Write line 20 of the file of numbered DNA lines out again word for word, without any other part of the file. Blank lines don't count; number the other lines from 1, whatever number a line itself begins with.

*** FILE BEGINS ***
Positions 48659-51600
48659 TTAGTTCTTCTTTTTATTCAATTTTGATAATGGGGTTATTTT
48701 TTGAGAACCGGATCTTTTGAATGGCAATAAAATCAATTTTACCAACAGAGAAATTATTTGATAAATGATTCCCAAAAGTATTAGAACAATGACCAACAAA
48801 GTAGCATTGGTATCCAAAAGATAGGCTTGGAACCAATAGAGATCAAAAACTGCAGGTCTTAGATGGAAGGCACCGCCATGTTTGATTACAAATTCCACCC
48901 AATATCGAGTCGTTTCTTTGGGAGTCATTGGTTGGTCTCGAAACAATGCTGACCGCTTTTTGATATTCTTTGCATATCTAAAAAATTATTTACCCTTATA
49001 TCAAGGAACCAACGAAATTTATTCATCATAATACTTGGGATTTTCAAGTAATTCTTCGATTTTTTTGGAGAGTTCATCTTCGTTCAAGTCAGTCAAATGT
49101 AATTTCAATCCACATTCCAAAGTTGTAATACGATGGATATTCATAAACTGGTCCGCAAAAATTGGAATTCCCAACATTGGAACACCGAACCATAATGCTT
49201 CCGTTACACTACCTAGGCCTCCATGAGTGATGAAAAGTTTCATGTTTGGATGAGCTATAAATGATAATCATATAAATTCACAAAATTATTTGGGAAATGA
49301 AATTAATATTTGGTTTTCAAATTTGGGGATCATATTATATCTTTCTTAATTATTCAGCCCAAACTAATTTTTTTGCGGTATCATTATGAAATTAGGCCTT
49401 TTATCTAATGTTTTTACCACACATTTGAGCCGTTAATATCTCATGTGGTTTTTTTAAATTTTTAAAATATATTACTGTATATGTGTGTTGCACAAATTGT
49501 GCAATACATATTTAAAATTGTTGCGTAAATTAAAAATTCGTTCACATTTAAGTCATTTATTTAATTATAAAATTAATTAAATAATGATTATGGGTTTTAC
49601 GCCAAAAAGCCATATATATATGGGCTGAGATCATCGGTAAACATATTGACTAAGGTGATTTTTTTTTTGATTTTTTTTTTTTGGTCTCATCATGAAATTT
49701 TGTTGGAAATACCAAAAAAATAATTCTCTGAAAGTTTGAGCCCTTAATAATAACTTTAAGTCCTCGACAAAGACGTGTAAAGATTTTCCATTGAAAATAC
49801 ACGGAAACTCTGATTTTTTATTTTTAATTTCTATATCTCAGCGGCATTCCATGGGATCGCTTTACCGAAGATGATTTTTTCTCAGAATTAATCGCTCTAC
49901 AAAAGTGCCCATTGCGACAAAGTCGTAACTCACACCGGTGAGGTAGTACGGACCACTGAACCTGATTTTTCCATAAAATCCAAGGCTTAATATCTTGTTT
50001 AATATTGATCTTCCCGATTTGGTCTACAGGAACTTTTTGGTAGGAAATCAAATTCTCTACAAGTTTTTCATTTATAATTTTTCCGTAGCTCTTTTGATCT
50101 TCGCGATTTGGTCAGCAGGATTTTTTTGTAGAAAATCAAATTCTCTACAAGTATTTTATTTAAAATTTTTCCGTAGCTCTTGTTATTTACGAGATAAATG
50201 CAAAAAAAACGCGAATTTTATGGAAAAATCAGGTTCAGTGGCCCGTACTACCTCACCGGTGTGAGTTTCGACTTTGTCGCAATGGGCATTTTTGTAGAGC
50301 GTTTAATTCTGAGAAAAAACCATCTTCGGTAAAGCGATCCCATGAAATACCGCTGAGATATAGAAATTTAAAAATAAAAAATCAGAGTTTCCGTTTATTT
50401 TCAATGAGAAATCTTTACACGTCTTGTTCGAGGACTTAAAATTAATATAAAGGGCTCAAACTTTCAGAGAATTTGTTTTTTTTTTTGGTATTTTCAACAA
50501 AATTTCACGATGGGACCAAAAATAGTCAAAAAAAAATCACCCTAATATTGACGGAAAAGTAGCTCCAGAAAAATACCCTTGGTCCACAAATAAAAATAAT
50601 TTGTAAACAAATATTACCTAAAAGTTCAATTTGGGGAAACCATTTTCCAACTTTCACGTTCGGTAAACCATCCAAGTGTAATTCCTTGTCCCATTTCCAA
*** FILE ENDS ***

50401 TCAATGAGAAATCTTTACACGTCTTGTTCGAGGACTTAAAATTAATATAAAGGGCTCAAACTTTCAGAGAATTTGTTTTTTTTTTTGGTATTTTCAACAA